How to Avoid Getting “Templed Out”

One of the most common complaints we get about travel to Asian countries is that our travelers have seen about ten too many temples on their trip. Whether it’s Japan, Burma, or Thailand, you have to admit that it’s pretty easy to accidentally overdose on pagodas or stupas or wats.

Everything you can see in this picture is a temple.

Every thing you can see in this picture is a temple. Bagan, Myanmar (Burma)

But there are ways to avoid getting tired of temples. Here are some of our suggestions…

1. Ask us to arrange more cultural experiences for your trip

Much of the draw of Asia is the difference between the culture there and our own. While visiting a temple gives you some insight, it’s not the whole picture. That’s where adding a cultural experience to your trip can add a whole new level of understanding.

Balinese Market

Balinese Market

A cooking class or a home visit where you can eat dinner with a local family is the perfect way to learn more about a very universal subject: food. Most cooking classes wind up taking you to markets nearby where you can see folks shopping for their food. But if cooking on vacation doesn’t sound fun or if you just want to make new friends, then a home visit is another great option.

But there are other options like (easy) bicycle tours in central Vietnam, painting classes in Bali with a local artist, checking out traditional dance performance (Bali and Thailand are favorites), visiting the night markets, and so on. Whatever the activity is, we can help you include it on your trip.

2. Find out what’s so special about the temples on your itinerary, then only visit the ones that interest you most.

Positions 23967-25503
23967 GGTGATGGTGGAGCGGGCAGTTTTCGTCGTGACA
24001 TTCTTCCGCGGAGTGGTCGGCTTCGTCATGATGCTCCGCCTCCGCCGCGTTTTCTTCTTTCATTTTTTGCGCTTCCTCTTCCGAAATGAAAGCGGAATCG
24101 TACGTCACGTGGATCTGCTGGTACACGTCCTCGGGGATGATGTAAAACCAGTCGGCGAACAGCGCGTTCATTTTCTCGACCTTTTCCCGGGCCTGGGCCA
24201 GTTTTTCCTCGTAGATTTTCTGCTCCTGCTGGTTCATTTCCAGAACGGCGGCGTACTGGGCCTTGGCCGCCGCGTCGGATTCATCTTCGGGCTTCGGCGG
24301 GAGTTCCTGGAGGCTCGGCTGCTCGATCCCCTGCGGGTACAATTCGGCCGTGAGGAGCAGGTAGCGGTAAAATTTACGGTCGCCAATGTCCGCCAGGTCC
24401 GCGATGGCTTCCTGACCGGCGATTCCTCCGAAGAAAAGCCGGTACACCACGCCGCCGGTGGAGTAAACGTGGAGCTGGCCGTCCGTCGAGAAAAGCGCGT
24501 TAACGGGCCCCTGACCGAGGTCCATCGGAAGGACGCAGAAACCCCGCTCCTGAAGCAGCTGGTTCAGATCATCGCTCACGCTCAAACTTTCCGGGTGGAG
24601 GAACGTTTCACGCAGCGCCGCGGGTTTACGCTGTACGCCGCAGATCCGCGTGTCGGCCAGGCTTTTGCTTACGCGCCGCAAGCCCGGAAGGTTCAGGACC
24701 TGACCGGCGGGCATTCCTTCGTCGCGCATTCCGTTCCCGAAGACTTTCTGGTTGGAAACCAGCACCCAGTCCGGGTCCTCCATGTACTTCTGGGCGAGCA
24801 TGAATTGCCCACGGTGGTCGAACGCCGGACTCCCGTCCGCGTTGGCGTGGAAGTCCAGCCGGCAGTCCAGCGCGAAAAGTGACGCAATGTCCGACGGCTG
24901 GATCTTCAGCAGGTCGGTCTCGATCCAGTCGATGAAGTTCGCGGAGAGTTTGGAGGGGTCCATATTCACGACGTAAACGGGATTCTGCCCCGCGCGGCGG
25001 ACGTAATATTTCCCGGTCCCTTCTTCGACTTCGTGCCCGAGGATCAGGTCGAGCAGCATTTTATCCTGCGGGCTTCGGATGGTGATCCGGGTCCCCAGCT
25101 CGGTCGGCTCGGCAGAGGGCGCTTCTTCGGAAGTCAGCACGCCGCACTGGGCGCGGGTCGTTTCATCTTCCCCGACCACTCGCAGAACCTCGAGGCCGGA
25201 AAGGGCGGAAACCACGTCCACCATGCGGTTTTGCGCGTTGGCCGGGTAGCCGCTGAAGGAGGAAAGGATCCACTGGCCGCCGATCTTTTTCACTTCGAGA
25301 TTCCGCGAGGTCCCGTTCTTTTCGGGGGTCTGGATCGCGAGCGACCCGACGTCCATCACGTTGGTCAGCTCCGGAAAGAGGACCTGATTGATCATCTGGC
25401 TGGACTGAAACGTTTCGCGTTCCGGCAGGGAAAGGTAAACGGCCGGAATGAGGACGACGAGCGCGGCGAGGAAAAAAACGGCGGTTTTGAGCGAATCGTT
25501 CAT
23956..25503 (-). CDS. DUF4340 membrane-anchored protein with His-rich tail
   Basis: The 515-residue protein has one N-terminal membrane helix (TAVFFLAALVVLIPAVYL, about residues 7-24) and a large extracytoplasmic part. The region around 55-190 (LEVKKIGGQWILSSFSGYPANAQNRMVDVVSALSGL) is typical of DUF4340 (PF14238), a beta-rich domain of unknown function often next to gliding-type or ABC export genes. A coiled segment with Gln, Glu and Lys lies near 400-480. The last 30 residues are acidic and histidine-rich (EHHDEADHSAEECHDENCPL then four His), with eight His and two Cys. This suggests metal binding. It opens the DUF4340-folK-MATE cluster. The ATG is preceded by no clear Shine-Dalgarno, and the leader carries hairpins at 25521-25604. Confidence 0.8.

Wat Rong Khun, Chiang Rai, Thailand.

Wat Rong Khun, Chiang Rai, Thailand.

Some temples are truly worth seeing. Wat Rong Kun in Northern Thailand is a marvel of traditional and avant garde takes on Buddhist symbolism mixed with pop culture figures like Spider-Man and George W. Bush. The Shwedagon Pagoda in Yangon is particularly beautiful at sunset as the light hits the gold leaf attached by devout Buddhists. Every country has a few temples that are a Must See.

But not every temple is Wat Rong Kun or Shwedagon Pagoda. Sometimes it’s possible to have a unique experience at a less awe-inspiring temple -for example I once met a Burmese rock star at an otherwise unmemorable temple in Bagan- but that’s not guaranteed. If you’re in the middle of your trip and not on a group tour, ask your guide if you can do something else with your day instead of visiting another temple. They might have a suggestion that’s more up your alley. (And if you are on a group tour, you might be able to go off on your own for a bit and explore. Can’t hurt to ask.)

3. Go hardcore and learn about Buddhist or Hindu art and architecture

This may sound crazy, but it could really make all the temples on your trip a little more interesting once you know what that Buddha’s hand gesture means or which version of Shiva you’re looking at. After taking a class on Buddhist art history, I found my appreciation for what I was looking at grew quite a bit. I could identify certain styles and symbols, as well as how to differentiate between a buddha and a bodhisattva. That kind of knowledge has certainly made visiting temples a lot more engaging as I try to decipher what I’m seeing or appreciate the complexity of the region’s particular art style.

Buddha's Tooth Relic Temple, Singapore

Buddha’s Tooth Relic Temple, Singapore

Not everyone has time to take a class before they head off on vacation, but you can pick up books like Buddhist Art & Architecture by Robert E. Fisher, which will definitely give you insight beyond what you can find in the guide books. Even if you just read the chapter on the areas you’ll be visiting.

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